Have you been diagnosed with schizophrenia, schizophreniform disorder, or schizoaffective disorder? Are you between the ages of 18-21? If so, you may be able to participate in a research study to help better understand the causes of mental illness. Compensation provided.
Schizophrenia, schizophreniform disorder, and schizoaffective disorder are mental illnesses that can affect a person’s ability to think clearly, manage emotions, and interact with others. Researchers do not know what causes schizophrenia and related disorders, but family history, environmental factors, and abnormal brain chemistry or brain structure may play a role.
The purpose of this study is to help researchers better understand the relationship between thinking, genetics, brain structure, and brain function in people with schizophrenia and related disorders. Researchers will compare people with and without mental disorders, and hope their findings will lead to better ways to identify and treat mental illness in the future.
COULD THIS STUDY BE RIGHT FOR YOU?
- Ages 18-21
- Diagnosed with schizophrenia, schizophreniform disorder, or schizoaffective disorder
- Willing and able to undergo MRI scanning (no non-removable metal in body, not claustrophobic)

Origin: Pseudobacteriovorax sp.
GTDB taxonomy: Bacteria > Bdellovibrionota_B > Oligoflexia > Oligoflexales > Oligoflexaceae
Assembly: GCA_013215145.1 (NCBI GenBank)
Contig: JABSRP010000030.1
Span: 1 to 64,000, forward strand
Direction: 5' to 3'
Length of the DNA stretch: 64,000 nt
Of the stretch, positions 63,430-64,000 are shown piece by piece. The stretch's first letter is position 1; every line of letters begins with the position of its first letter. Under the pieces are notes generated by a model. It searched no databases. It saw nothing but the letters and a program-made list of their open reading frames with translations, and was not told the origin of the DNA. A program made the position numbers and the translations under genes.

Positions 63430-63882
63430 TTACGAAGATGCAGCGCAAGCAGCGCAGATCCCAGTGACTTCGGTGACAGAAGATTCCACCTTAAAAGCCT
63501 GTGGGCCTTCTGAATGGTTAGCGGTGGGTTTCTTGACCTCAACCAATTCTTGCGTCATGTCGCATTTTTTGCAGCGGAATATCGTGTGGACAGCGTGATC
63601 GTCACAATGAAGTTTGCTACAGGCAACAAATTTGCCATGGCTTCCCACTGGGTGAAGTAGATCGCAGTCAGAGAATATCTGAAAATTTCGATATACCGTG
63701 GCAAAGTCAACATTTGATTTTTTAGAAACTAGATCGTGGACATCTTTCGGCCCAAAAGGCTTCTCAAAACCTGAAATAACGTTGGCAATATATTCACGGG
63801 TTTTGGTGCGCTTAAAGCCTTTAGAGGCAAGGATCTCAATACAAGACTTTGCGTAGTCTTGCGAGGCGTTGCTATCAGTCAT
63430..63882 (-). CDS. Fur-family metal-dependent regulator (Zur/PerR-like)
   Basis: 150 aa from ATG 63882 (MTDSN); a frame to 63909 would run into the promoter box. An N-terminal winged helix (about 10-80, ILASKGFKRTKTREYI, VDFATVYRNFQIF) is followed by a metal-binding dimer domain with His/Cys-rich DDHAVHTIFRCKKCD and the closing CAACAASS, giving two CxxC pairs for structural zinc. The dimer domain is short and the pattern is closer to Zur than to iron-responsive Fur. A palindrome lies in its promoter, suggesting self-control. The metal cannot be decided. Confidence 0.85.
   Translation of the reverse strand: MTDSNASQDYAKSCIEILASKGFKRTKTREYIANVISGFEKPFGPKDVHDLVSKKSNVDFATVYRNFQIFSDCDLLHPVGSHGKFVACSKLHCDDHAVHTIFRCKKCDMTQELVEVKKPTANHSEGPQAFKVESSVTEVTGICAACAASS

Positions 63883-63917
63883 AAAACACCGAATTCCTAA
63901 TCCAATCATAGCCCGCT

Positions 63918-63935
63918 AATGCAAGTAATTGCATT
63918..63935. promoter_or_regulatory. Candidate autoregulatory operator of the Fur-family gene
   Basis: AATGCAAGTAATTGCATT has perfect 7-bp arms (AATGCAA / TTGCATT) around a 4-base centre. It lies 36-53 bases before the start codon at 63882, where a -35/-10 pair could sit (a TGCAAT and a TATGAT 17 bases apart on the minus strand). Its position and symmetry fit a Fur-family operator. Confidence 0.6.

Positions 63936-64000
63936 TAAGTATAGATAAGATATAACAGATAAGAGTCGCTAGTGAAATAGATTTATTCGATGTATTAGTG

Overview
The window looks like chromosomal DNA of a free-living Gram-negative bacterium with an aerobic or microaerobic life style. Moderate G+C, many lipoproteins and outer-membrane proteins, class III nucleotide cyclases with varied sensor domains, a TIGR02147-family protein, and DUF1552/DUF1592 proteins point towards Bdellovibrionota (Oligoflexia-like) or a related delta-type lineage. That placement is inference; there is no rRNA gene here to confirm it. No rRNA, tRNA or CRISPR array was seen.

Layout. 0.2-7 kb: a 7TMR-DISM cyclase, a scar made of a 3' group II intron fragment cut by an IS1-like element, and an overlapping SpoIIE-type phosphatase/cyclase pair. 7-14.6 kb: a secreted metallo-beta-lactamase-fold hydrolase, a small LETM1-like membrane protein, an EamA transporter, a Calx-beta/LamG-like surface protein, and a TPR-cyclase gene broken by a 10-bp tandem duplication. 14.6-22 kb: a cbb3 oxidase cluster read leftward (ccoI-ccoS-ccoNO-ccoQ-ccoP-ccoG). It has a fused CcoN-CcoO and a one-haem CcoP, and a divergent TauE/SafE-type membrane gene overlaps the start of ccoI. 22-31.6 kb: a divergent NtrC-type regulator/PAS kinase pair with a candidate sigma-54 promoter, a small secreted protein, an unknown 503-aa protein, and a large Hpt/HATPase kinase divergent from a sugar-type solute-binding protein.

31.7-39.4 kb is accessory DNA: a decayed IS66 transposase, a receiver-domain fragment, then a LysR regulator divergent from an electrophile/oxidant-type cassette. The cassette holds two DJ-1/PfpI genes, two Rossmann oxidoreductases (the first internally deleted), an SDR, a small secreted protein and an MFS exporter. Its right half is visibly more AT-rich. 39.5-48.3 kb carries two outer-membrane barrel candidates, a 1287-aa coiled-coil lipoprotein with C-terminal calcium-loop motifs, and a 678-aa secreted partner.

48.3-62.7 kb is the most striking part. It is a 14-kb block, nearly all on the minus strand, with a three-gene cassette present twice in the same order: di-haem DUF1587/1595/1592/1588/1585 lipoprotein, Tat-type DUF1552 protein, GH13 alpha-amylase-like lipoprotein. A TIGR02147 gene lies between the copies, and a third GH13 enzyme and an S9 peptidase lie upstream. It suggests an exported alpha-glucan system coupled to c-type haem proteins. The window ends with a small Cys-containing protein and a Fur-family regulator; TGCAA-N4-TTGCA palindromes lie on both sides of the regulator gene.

- No history of head injury with loss of consciousness
- No first-degree relative (parent or sibling) diagnosed with schizophrenia or related disorder
- Not pregnant
WHAT PARTICIPANTS CAN EXPECT
This study involves an initial phone call and 2 hour visit to find out if you are eligible for the study. Eligible participants will be scheduled for cognitive tests, MRI scan, computer assessments, a blood draw, and saliva sample collection. These tests will take a total of 5-6 hours to complete. Participants will return for the same set of tests and procedures at 6 and 12 months.
IRB:STUDY19030036C - Synaptic pruning and Complement Gene in Schizophrenia: Imaging and Cellular Studies
MEET THE RESEARCHER
Konasale M. Prasad, MD, is an Associate Professor of Psychiatry at the University of Pittsburgh. A graduate of the University of Pittsburgh School of Medicine, Dr. Prasad’s research interests include genetics and immunology, neurobiology and neuroimaging, and schizophrenia.